- The Supreme Court had set up a panel to discuss a solution to the dispute
- Mediation didn't result in any kind of settlement: Chief Justice Gogoi
- A decision on the decades-old dispute has to come before November 17
The mediation process in the Ayodhya temple-mosque case has failed to evolve any solution, the Supreme Court said today, declaring daily hearings from August 6 in the decades-old dispute. "Mediation didn't result in any kind of settlement," said Chief Justice of India Ranjan Gogoi in a six-minute hearing.
Sources said the three-member panel appointed by the Supreme Court to consult with various groups and discuss a solution to the dispute "did its best to arrive at a consensus", but "some parties" did not agree to the mediation.
The Supreme Court had given the panel, which was set up earlier this year, time till Thursday to submit its report. A decision on the case has to come before November 17, when the Chief Justice retires.
A five-judge Constitution bench headed by the Chief Justice had, on July 11, sought an update on the mediation and said they could start day-to-day hearings from July 25 if there was no merit in continuing the process. The panel had been granted time till August 15 but the court, acting on the request of one of the litigants, said it would decide whether mediation should continue.
A legal heir of one of the original litigants, Gopal Singh Visharad, had requested that the mediation process be discontinued on grounds that nothing much was happening on that front.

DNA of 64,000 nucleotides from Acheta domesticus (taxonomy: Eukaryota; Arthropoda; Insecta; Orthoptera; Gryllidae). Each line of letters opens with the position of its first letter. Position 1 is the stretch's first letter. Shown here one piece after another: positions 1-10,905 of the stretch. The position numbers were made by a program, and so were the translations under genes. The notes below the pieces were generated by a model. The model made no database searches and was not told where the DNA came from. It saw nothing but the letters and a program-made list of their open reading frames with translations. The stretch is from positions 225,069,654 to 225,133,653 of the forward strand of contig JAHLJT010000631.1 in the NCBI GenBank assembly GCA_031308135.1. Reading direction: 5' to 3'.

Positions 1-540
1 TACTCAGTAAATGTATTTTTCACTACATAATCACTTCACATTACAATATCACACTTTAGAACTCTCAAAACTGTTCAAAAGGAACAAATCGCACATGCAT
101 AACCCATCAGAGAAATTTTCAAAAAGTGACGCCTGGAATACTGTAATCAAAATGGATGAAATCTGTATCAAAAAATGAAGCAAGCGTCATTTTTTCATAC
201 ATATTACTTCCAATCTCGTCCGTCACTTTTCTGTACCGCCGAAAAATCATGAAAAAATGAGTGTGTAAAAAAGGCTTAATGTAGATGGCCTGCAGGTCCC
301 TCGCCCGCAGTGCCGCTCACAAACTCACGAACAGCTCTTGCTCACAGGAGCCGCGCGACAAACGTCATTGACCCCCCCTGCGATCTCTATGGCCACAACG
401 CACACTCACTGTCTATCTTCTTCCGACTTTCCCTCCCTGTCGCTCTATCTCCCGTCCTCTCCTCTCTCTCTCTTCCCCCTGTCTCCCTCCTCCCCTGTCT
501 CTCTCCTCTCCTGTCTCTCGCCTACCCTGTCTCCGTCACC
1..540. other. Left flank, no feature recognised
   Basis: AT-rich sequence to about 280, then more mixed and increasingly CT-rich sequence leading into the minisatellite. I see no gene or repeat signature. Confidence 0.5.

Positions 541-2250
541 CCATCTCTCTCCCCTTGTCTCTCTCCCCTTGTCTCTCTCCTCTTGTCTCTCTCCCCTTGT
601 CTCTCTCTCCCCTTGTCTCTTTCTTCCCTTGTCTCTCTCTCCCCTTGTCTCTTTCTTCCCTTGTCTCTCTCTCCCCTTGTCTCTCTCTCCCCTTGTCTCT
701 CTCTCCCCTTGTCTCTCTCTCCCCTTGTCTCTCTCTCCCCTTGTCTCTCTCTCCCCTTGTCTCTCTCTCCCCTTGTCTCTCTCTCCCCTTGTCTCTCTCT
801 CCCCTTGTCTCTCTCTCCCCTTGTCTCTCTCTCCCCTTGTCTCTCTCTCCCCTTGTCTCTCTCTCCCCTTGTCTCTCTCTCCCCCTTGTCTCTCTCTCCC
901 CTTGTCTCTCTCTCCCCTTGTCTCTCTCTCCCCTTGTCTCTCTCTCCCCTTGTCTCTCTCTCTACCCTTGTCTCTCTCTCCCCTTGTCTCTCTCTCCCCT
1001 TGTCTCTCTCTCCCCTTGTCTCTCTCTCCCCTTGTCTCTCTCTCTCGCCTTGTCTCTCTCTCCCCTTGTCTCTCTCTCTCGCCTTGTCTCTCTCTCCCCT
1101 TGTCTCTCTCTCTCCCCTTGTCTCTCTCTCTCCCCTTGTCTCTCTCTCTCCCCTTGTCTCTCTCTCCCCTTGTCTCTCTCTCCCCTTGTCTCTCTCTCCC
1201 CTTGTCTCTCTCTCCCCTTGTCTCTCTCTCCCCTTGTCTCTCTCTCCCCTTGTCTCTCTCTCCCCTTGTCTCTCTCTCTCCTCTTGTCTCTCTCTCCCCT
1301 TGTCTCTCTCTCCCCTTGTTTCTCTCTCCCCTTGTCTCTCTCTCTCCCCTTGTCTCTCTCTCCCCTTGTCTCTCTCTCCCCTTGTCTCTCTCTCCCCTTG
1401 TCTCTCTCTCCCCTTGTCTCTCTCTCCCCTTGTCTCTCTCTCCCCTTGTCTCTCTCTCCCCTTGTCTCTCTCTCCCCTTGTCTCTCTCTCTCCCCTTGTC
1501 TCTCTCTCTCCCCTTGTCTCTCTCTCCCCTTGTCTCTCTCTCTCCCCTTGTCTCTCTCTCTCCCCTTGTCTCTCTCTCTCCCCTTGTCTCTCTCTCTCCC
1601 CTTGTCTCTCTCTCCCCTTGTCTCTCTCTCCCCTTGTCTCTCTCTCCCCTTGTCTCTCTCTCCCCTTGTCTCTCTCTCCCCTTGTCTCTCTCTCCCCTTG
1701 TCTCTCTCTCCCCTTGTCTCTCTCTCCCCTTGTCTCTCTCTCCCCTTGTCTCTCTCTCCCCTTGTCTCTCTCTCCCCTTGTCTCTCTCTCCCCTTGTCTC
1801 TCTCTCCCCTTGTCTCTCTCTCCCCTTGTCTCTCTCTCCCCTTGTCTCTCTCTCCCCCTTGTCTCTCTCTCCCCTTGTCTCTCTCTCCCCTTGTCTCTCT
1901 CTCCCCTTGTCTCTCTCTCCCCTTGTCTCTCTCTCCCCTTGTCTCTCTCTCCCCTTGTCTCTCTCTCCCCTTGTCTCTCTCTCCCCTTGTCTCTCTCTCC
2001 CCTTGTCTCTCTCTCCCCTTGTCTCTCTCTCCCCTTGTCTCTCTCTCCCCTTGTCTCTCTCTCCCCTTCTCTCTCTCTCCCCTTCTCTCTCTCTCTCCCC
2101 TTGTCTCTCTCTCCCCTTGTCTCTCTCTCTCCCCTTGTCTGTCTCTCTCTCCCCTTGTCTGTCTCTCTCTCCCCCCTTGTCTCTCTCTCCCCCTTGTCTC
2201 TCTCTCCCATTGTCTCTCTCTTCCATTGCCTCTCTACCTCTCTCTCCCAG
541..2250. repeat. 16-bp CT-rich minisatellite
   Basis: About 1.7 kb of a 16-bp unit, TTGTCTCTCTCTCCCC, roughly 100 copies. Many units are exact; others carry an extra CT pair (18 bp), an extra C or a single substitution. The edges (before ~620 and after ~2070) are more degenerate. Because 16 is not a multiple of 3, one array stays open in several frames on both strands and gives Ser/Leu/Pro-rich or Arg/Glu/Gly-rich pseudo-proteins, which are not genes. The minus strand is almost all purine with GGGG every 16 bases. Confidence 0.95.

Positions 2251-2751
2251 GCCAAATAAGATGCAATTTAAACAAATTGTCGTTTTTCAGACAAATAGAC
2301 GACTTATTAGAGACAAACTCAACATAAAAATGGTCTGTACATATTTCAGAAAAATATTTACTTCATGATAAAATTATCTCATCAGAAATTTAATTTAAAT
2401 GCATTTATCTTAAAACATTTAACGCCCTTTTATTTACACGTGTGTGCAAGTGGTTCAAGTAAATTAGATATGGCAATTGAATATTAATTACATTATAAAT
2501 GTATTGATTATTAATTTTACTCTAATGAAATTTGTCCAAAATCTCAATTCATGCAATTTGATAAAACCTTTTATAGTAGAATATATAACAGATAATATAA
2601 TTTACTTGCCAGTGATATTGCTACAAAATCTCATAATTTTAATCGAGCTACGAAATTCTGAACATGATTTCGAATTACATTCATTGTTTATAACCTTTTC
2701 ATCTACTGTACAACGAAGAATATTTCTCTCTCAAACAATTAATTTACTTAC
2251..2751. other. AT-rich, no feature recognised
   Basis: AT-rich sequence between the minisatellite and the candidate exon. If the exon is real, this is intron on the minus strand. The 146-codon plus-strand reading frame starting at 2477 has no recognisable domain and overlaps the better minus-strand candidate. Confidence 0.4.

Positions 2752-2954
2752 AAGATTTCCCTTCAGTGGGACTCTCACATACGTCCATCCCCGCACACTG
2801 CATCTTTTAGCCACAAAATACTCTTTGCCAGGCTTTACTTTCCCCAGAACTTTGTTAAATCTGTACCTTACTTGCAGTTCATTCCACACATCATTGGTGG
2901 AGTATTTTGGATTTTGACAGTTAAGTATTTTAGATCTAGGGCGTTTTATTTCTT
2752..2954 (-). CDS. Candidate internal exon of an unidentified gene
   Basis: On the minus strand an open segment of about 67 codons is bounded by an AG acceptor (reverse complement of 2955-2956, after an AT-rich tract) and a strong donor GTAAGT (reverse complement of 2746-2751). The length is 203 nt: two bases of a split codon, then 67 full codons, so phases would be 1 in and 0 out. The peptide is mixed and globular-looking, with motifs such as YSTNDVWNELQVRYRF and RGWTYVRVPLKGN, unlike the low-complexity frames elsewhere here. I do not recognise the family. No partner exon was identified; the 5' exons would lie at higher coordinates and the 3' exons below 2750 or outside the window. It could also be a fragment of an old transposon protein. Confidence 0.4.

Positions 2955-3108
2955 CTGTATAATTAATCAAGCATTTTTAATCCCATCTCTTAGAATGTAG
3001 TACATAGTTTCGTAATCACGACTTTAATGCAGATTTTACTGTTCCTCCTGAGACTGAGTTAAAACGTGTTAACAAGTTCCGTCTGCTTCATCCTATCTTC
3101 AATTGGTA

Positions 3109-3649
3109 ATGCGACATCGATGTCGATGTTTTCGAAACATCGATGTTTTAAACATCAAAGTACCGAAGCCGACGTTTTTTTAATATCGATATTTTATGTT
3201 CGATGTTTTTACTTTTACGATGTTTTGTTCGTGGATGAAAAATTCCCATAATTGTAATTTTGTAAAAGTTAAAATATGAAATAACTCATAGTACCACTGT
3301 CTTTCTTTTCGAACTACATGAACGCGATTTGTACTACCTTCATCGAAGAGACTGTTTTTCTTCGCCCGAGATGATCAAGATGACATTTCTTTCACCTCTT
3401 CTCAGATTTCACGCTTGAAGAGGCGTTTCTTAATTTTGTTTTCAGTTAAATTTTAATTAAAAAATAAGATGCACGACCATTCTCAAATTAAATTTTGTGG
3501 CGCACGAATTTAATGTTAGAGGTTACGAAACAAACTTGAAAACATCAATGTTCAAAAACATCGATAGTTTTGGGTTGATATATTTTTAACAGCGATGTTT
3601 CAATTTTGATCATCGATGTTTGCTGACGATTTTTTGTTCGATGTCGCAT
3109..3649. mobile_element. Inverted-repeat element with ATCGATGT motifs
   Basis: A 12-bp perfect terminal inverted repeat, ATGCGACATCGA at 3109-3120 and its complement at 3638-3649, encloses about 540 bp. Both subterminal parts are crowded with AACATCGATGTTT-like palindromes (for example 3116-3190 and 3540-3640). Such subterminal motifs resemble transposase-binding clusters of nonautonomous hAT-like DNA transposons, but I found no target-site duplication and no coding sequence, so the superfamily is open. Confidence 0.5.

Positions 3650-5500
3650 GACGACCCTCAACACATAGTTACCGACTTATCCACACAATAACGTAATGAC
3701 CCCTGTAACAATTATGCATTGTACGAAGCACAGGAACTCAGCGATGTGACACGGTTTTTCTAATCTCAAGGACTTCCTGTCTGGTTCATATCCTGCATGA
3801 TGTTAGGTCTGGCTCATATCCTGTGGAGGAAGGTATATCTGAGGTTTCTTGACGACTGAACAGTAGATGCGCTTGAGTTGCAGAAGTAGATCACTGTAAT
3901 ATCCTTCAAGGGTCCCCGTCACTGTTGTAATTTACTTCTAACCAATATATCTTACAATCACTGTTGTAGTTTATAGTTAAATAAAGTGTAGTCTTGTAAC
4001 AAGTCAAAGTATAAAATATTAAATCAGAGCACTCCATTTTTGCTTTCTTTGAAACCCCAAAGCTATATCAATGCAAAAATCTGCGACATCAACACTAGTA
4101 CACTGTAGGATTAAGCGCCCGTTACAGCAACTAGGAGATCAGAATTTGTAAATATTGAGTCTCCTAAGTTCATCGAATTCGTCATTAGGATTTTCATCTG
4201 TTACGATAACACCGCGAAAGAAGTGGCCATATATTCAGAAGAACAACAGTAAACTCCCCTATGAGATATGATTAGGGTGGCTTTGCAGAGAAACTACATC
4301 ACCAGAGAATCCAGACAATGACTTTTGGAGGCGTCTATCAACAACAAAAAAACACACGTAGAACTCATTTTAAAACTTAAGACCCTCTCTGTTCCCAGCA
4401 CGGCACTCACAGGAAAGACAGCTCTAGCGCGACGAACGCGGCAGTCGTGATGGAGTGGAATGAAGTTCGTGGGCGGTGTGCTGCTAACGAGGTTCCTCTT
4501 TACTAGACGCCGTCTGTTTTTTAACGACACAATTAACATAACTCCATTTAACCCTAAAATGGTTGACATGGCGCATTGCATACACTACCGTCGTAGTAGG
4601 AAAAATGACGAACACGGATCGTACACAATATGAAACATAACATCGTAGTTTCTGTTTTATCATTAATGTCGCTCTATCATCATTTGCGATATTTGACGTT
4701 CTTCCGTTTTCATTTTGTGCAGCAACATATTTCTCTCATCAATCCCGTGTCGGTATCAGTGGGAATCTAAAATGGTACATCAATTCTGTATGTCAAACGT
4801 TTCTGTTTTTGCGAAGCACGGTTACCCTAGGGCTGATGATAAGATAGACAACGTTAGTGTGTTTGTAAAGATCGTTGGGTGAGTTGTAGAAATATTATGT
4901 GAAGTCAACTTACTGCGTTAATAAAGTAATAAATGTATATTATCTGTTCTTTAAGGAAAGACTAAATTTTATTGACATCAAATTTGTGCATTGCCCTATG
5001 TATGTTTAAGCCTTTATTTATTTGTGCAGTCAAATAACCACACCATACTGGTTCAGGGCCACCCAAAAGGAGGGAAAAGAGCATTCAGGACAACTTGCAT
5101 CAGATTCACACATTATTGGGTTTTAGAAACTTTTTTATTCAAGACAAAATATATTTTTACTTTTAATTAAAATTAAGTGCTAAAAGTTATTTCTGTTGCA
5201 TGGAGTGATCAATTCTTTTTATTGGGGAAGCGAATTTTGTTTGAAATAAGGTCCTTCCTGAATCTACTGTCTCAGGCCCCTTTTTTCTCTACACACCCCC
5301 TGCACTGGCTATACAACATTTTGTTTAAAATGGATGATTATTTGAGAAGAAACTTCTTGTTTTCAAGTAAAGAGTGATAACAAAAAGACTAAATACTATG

The panel comprising former Supreme Court judge FM Kalifulla, spiritual guru Sri Sri Ravishankar and senior advocate Sriram Panchu started consultations in March to explore an amicable settlement.
The dispute involves the site in Ayodhya where the 16th-century Babri mosque stood before it was razed in 1992 by Hindu activists who believe that it was built on the ruins of an ancient temple marking the birthplace of Lord Ram. In riots following the mosque demolition, 2,000 people died across the country.
Fourteen appeals have been filed in the top court against the 2010 Allahabad High Court judgment that the 2.77-acre land in Ayodhya be partitioned equally among the three parties - the Sunni Waqf Board, the Nirmohi Akhara and Ram Lalla (infant Ram).
The Constitution bench had chose mediation despite objections from petitioners like the Uttar Pradesh government. Barring the Sunni Waqf Board and the Nirmohi Akhara, one of the Hindu petitioners, all were against mediation. But the judges had said mediation may help in "healing relations".
"It is not only about property. It is about mind, heart and healing, if possible," the bench had said.
Besides the Chief Justice, the other judges in the constitution bench are Justices SA Bobde, DY Chandrachud, Ashok Bhushan and S. Abdul Nazeer.
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